26 March 2007

Saving daylight

We might not have even noticed that yesterday had an extra hour of light, if Brussels hadn't smiled and let the sun shine. We spent all afternoon at the park, strolling around in the fields and the woods, and enjoying that grassy, earthy smell of spring. In the open areas, we had to dodge about fifty games of soccer and their impromptu goal posts made out of sticks, or discarded coats, and hats. That's the thing about Brussels sun: when it comes, you can't ignore its call.

We went to the evening service at church, and for the first time, I saw the stained glass windows the way they are meant to be, every patch of glass a live coal of light.

21 March 2007

Probably the best meal in the world

My disappearance over the last week is best explained by the fact that we had visitors, and while they where here I got to be a bona fide tourist. But to be honest, our tacit definition of "tourism" in Belgium was: waffles, beer, fries, chocolate, and other culinary delights. Granted, we had those things in various picturesque locations, including at the canal in Gent, or in a wood-paneled bar in Bruges, so we saw our share of sights, as proper tourists should.

Three meals in particular stand out:

Lunch in Gent actually caused us to miss out on the museums, so focused were we on finding the right food. (In our defense, the museums all closed ridiculously early, earlier than stated by the guidebook.) But it wasn't too great of a sacrifice, because in one little plaza we found all of the makings of a sunny outdoor lunch: in the cheese shop, we ordered substantial slices of extra-special Belgian cheese; in the bread shop, a spectacularly crusty baguette; and in the waffle shop, well, waffles. The sign proclaimed that they were "Probably the best in the world." Bravo for Belgian modesty; the slogan avoids false advertising (who has tried every waffle in the world?), and still lets you know that you're in for a good waffle.

Dinner in Bruges was a spectacular failure. I only mention it because it seems to be an inevitable experience, sooner or later, when traveling. You are hungry and in a touristy town. You don't want to spend loads of money. You ask a local, and the place he suggests is, upon finding the place and an inspection of the menu, too expensive. You wander around some more, and read menu after menu, of which the good ones all seem expensive. You finally find a place that perhaps might work, and tired of wandering around and making decisions, enter. The menu you receive after being seated doesn't have as many options as you remember seeing posted outside, and you order a pasta dish of some sort. The pasta takes nearly an hour to arrive. How difficult can pasta be? You convince yourself it will be worth the wait. When, at long last, the dishes arrive, it takes only one bite to realize that: 1. the vegetarian pasta you have ordered is made with a can of diced tomatoes and a barely discernible melange of sauteed veggies, 2. it is tasteless, and 3. you personally could have made something twice as good in half the time. You devour it anyway because you are starving after walking around all day. I don't mind publicizing the name of the place in case another traveler, unlike us, checks online for restaurant reviews. DON'T go to Simon Stevin/Poules Moules (the restaurant has two facades and two names but one interior; we should have realized that was a bad sign).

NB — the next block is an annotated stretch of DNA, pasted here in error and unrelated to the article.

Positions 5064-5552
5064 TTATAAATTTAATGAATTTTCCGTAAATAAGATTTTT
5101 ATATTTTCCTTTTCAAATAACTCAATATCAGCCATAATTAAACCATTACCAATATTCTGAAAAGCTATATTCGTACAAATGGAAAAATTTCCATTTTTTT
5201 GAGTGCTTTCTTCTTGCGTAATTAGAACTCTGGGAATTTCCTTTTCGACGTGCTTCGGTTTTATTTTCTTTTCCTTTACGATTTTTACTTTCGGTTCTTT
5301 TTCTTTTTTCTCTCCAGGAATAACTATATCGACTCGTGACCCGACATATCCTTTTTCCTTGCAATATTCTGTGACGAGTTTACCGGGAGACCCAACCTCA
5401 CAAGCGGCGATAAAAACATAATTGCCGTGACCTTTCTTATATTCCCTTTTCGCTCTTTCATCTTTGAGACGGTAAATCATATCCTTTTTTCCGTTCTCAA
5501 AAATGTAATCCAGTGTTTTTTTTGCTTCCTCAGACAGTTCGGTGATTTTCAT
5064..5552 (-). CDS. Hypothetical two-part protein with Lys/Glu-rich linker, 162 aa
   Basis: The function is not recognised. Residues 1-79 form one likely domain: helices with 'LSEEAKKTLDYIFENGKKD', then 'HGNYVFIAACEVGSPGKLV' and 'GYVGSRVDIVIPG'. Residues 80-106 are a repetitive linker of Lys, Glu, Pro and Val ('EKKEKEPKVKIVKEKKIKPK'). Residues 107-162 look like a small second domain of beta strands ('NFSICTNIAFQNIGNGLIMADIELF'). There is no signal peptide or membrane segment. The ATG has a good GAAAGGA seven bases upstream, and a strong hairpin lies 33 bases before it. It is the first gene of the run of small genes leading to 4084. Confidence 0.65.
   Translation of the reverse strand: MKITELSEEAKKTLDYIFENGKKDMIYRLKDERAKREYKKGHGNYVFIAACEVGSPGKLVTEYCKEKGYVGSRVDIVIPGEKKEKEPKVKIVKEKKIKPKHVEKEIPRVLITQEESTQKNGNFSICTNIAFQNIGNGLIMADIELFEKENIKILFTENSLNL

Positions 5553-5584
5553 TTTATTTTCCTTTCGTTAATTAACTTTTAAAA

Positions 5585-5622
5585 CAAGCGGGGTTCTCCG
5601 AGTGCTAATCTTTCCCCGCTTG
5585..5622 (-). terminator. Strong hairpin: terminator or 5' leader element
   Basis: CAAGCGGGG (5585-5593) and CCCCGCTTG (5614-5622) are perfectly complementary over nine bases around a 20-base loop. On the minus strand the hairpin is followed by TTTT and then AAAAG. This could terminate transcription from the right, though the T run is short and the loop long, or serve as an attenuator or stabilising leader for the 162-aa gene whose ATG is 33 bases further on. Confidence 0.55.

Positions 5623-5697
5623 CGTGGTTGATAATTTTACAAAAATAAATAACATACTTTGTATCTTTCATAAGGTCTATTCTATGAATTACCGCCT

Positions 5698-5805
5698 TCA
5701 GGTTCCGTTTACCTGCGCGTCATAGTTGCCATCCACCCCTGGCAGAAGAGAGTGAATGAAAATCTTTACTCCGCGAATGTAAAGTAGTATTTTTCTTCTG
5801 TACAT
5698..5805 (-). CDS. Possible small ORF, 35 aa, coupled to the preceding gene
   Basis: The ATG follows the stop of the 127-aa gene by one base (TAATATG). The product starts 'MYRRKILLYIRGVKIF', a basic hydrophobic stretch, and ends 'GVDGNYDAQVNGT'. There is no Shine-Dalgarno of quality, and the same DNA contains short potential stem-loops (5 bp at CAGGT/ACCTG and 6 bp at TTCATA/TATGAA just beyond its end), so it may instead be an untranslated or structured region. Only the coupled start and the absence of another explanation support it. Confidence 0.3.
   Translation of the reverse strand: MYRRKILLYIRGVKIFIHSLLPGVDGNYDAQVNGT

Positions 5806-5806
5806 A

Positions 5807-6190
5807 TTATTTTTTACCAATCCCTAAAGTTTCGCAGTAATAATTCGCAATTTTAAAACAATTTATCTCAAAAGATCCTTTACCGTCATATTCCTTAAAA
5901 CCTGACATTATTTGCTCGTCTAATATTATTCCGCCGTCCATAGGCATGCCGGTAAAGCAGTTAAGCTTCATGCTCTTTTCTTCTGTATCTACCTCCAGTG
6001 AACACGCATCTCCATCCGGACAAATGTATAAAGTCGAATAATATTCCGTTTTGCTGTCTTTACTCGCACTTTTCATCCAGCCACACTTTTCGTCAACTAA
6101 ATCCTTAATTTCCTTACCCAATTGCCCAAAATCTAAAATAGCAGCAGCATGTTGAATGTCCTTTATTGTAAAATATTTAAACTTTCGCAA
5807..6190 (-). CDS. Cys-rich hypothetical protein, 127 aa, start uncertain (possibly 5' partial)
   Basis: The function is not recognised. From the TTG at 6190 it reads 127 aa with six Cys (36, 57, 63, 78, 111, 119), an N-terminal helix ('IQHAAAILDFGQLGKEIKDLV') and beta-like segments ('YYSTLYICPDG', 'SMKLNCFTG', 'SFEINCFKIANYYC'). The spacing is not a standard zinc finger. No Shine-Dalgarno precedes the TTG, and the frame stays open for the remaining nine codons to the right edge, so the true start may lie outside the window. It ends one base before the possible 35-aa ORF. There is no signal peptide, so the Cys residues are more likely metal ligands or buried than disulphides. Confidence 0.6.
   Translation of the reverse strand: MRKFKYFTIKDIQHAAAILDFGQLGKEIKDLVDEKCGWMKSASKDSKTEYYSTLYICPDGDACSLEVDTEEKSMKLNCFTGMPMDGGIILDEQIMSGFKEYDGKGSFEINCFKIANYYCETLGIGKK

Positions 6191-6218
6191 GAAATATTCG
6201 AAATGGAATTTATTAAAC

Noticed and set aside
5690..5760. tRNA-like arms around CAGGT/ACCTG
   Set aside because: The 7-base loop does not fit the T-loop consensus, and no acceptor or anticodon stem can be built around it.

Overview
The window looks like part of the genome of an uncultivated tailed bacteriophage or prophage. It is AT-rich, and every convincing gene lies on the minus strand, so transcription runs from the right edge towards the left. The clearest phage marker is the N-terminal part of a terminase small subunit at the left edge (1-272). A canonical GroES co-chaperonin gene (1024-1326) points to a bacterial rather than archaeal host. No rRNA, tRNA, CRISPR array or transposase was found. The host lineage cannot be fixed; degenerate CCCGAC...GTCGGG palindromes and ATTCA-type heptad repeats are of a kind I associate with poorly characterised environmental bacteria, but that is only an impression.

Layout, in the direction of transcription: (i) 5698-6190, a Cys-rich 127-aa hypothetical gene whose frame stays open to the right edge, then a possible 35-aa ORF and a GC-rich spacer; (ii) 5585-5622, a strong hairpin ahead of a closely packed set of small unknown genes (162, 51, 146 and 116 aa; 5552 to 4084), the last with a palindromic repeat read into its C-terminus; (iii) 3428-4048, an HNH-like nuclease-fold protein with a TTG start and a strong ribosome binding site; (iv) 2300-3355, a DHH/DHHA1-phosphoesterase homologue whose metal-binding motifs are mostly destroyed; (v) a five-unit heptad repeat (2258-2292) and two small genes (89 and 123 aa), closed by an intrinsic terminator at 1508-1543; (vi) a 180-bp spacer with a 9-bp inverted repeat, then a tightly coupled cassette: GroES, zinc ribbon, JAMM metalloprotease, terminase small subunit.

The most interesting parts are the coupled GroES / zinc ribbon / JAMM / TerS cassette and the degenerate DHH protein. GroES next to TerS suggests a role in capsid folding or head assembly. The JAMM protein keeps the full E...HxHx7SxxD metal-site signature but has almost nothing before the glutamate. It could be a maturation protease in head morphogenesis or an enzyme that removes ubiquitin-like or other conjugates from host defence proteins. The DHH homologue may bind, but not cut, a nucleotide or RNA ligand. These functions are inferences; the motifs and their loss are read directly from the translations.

To banish bad memories, we had many other fantastic meals, including a couple that we made ourselves. But the showstopper was a farewell dinner on their last night here, all-you-can-eat tapas at Leonor.

I have been to Leonor some three or four times now, so I feel justified in making claims about their incredible food. Doesn't any proper restaurant critic visit several times and sample lots of the offerings? The tapas menu has been varied all of the times I've been there, but every time, EVERY dish is exquisite. Which is why we didn't tell them to stop bringing food until long after we were already stuffed and nearly unable to eat another bite. Each dish made us want to soldier on.

These tapas are not just dainty little finger foods or even small bite-sized portions; many of them could stand on their own and still be worth the 22 euros the whole thing costs. This is what we ate:

Manchego cheese and Spanish ham (the latter was up to M., since the rest of us are non-meat eaters)
Galician octopus and potato (deliciously doused in oil, sea salt and paprika)
Gambas in their shell
Clams in parsley butter sauce
Battered squid rings (chocos) (perfectly cooked; so often these are chewy and bland)
Calamari in a rich, dark sauce
Bacalao (cod) with squid ink and pesto (all the fish came in dinner-sized portions and was amazingly tender)
An egg, shrimp, mushroom and pepper scramble
Piquillo peppers (stuffed with cod) (one of my favorites)
Boquerones (a kind of anchovy)
A salad of baby greens with tuna empanaditas (filled with a tender, peppery sauce)
Spanish tortilla (potato and egg)
Lubina (sea bass) with apples and manzanilla sherry
Spicy potatoes in a chunky tomato sauce
Tuna steaks with tomato, rosemary, and passion fruit

Every time a new dish comes out, it seems unbelievable that it will be as good or better than the last, but it is. And notice how they hadn't even arrived at the meat courses yet? We did ask them to hold off on the meat as long as possible, since only one of us eats it, and there was more than enough to feed us abundantly.

So, if you are ever in Brussels, go to Leonor (at Porte de Halle). It doesn't look like much from outside, but I promise that you will eat well.

12 March 2007

A happy Sunday, and haggling

The first best thing about yesterday was that it was actually sunny. As in warm sun and blue sky that lasts for more than five seconds. In fact, it lasted all day, and today promises to be more of the same. At last!